The Night of the Virgin

In this horror-comedy, at a New Year’s Eve party, Nico, a naive twenty-year-old, sets out ready to lose his virginity at all costs that same night. In the middle of the party, his gaze crosses Medea, a cunning and attractive mature woman.

New Year’s Eve has many customary celebrations associated with it. In Japan, it is customary to ring a bell 108 times (JESUS!). In the Bahamas, one must capture the elusive Junkanoo. In  Edinburgh Scotland, it is actually a three-day celebration. In Spain, the apparent custom is to stalk an attractive older woman and get pulled into an absurd night of sex, drugs, and rituals ad depicted in the new horror comedy The Night of the Virgin.

Nico (Javier Bódalo) is a nerd’s nerd. Arriving at a New Years Eve party in an ill-fitting suit and gawky demeanor, this bug-eyed dork is something to behold. After trying to dance with several drunks his own age, and after being mercilessly taunted by his friends. he is nearly ready to give up. That is until he meets Medea (Miriam Martín). This stunning, far more mature woman lures him in with her grace and sophistication and soon Nico is putty in her hands.

This kid is the personification of bad decisions and awkward behavior…”

The two make it up to her apartment where all manner of surprises awaits. First, there is the lack of hygiene. Then there are the cockroaches that are given free reign of the place. Then, of course, there is the goblet of menstrual blood in the bathroom. Nico soon deduced that things aren’t exactly right and decided to leave. Then Medea’s outrageously jealous boyfriend begins pounding on the door and he is trapped. Did we mention the altar and the rituals? Yeah, like we said, things get fucking weird.

Bódalo is comic perfection as the fidgety, salivating nerd, Nico. This kid is the personification of bad decisions and awkward behavior. Martín’s Medea is a sleek, elegant temptress with a hell of a lot more going on than just pulling a Mrs. Robinson on a random John. She is sexy, dangerous, and volatile. I loved it.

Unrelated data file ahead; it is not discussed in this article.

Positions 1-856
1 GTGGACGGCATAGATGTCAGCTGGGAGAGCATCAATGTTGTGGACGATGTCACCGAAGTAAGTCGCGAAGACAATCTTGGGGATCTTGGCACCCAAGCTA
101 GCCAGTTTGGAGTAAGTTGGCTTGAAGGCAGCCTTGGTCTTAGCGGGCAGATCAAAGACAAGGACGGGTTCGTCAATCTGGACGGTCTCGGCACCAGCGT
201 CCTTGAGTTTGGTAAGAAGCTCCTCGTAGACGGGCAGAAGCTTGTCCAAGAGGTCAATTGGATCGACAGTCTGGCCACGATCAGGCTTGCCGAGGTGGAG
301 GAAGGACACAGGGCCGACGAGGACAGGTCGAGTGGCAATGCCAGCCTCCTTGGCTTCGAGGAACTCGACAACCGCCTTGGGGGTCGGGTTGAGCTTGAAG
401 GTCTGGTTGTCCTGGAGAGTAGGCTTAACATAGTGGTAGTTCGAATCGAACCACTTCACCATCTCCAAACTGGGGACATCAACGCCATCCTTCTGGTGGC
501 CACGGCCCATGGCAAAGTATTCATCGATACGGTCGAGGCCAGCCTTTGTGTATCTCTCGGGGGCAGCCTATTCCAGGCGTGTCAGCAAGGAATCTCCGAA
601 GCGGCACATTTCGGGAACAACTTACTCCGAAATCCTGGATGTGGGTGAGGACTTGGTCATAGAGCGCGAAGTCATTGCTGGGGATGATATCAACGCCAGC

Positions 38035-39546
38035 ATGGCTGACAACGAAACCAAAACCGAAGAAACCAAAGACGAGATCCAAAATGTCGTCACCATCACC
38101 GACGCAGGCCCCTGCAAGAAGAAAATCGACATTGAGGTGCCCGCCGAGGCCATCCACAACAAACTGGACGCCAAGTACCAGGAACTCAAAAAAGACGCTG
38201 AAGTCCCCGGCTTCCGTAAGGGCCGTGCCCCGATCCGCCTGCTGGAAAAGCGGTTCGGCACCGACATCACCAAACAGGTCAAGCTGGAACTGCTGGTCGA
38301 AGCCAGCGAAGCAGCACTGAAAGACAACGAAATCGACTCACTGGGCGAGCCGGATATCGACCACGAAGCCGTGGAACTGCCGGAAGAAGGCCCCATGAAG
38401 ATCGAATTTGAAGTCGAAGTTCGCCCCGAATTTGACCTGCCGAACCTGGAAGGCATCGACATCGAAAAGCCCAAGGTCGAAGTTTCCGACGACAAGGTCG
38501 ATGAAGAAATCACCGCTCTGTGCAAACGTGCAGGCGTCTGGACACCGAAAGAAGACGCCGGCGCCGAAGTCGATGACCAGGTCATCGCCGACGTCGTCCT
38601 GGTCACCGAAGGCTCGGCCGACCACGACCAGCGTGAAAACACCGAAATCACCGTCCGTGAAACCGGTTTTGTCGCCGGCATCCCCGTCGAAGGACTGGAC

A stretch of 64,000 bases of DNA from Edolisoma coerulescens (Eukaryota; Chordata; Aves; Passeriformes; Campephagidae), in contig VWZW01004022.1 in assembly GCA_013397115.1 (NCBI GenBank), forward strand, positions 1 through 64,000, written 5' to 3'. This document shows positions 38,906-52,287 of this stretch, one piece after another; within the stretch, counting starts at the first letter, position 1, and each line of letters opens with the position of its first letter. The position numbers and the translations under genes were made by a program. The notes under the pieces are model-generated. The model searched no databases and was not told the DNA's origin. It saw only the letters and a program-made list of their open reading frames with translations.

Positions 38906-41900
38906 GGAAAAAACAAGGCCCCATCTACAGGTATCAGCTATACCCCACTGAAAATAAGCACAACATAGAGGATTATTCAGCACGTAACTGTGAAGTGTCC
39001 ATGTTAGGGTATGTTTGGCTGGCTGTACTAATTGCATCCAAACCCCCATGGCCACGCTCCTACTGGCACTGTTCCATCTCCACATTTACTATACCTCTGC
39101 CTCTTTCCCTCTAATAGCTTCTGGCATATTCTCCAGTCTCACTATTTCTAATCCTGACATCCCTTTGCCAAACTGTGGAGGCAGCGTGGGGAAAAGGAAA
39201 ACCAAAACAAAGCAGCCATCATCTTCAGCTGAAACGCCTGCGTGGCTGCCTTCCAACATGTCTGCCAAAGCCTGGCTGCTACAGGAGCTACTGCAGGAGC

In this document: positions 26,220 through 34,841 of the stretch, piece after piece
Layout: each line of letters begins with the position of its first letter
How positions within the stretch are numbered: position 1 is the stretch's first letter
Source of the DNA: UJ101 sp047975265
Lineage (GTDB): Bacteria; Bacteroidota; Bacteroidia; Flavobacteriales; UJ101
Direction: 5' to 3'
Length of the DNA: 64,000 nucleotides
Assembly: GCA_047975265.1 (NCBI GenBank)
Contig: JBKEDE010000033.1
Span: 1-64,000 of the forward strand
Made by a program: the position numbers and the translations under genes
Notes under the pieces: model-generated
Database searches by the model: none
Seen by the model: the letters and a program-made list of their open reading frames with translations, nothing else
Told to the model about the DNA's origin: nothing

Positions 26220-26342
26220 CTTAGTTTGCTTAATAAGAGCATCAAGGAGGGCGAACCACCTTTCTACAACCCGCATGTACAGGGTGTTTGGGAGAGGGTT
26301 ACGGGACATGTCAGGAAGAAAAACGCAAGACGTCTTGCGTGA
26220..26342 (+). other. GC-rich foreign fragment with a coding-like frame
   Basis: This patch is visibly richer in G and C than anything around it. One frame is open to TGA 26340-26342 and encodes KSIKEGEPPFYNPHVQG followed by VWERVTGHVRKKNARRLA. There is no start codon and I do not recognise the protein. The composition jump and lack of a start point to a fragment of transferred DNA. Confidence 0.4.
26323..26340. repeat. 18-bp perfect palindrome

The Night of the Virgin is one of the most bizarre, most comedic, most supremely disgusting films I have seen this year and I loved nearly every minute of it. Written by Guillermo Guerrero, the pic delivers a steady stream of hilarity, gross-out humor, and disturbing imagery to keep things going with a story that recalls Martin Scorsese’s After Hours in that you really have no idea what the hapless hero will be subjected to next. Except for this time almost the entire film takes place in one single house, or apartment, of grimy horrors.

“…most bizarre, most comedic, most supremely disgusting films I have seen…”

Roberto San Sebastián’s direction is comically on point. Moving at a clip, we are barely given the chance to make sense of things before we are whisked off to the next insane circumstance, guided along with precision timing and comic insanity.

If there were one note to give it would be that the action seems to wander so far off the path at times, that they lose their place, pause, and return to some semblance of a narrative. Crazy is a good thing, but too much of a good thing, in this case, as well. A bit much. To the ending, well, it lands with a literal thud. I mean, really where were you going to go after the first 30 minutes of this movie? Fair point, but come on.

In the end, The Night of the Virgin is a madcap, gag-inducing horror comedy that delivers laughs, horror, and insanity in a neat, nasty little package.

The Night of the Virgin (2018) Directed by Roberto San Sebastián. Written by Guillermo Guerrero. Starring Javier Bódalo, Miriam Martín, Víctor Amilibia.

The Night of the Virgin is worth Good  (***).

Norm’s Rating System: ****(GREAT) ***(Good) **(Ok) *(Awful)

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